Why internet is still not a fundamental right | Thoughts #24

Thank you for internet that I’m able to write the blogs that I do. The lockdown and the restrictions has had a huge toll on humanity as a whole, but I’d say it’s not so bad considering we have internet. Imagine the time of Black Death, what in the world did they do to pass time in their lockdowns, actually isolation and moreover that disease was far more potent in killing than COVID-19. We literally cannot imagine our lives without internet, I know this is cliche almost, but it’s not. When in 2011 the UN came with Report of the Special Rapporteur on the promotion and protection of the right to freedom of opinion and expression, the report mentioned some things that made headlines as “UN declares internet a Human Right” possible, it was a bit far fetched but arguable. Here are some of those points:

The Internet has become ‘a key means’ by which individuals can exercise their right to freedom of opinion and expression, as stated in Art. 19 of the Universal Declaration of Human Rights and the International Covenant on Civil and Political Rights.

  • The Special Rapporteur confirms that Art. 19 ‘was drafted with foresight to include and to accommodate future technological developments through which individuals can exercise their right to freedom of expression’.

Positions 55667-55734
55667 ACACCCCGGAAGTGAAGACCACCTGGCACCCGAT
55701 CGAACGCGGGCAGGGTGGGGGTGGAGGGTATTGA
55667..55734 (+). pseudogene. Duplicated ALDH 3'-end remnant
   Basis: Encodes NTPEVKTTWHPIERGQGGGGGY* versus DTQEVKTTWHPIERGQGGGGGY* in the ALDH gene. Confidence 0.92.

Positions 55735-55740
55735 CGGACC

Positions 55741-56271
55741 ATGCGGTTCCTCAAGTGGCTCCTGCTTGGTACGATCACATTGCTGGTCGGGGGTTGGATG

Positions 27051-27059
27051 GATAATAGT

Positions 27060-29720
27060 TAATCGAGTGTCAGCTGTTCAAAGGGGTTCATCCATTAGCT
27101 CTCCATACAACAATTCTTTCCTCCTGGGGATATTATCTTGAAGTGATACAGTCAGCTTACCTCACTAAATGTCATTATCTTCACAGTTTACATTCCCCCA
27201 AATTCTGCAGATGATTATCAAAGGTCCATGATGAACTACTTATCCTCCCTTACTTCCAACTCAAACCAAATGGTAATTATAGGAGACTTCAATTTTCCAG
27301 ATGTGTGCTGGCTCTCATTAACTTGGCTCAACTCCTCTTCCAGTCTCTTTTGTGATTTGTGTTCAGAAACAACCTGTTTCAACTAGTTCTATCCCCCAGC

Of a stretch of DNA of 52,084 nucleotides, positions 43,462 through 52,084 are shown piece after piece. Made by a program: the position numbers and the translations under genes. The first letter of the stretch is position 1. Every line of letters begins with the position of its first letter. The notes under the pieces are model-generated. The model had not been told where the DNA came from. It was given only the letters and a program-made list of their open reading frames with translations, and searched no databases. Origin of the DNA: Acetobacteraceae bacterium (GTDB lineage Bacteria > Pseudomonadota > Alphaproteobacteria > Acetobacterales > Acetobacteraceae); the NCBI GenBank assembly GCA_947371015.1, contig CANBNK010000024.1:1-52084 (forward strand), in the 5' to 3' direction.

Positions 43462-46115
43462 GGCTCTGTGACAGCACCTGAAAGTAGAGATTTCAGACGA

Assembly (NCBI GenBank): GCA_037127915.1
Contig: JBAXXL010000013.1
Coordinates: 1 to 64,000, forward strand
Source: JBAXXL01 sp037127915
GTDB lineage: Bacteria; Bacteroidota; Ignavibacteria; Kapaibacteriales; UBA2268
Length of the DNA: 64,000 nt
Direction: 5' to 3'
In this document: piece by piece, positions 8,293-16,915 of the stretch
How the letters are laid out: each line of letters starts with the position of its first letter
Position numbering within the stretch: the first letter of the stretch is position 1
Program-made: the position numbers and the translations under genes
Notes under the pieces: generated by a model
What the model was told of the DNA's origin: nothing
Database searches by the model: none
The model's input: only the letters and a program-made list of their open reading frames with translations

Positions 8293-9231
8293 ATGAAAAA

• The right to freedom of opinion and expression is not only a fundamental right of its own accord but is also ‘an “enabler” of other rights, including economic, social and cultural rights’, such as the right to education and the right to take part in cultural life and to enjoy the benefits of scientific progress and its applications, as well as civil and political rights, such as the rights to freedom of association and assembly’.
  • By acting as ‘a catalyst’ for individuals to exercise their right to freedom of opinion and expression, the Internet also facilitates the realisation of other human rights.

It makes it clear that without internet the full effect of human rights especially freedom of expression and opinion isn’t fully possible, which is obvious given that most of the opinions and expressing of the same is done online now. Even right to education, economic, social and cultural rights come into it.

In India after 10 months of the reading down (which people falsely title as ‘revocation’) of Article 370 the Supreme court finally had some sympathy after delaying the hearing for so long. It declared the access to internet a fundamental right referring to Article 19 (1) (a) in the Indian constitution, which is that all citizens shall have the right to freedom of speech and expression. As noted by the UN internet is an important factor in the facilitation of this right. But what nothing in neither Indian Supreme Court’s statement or UN’s report clarifies is what exactly is internet.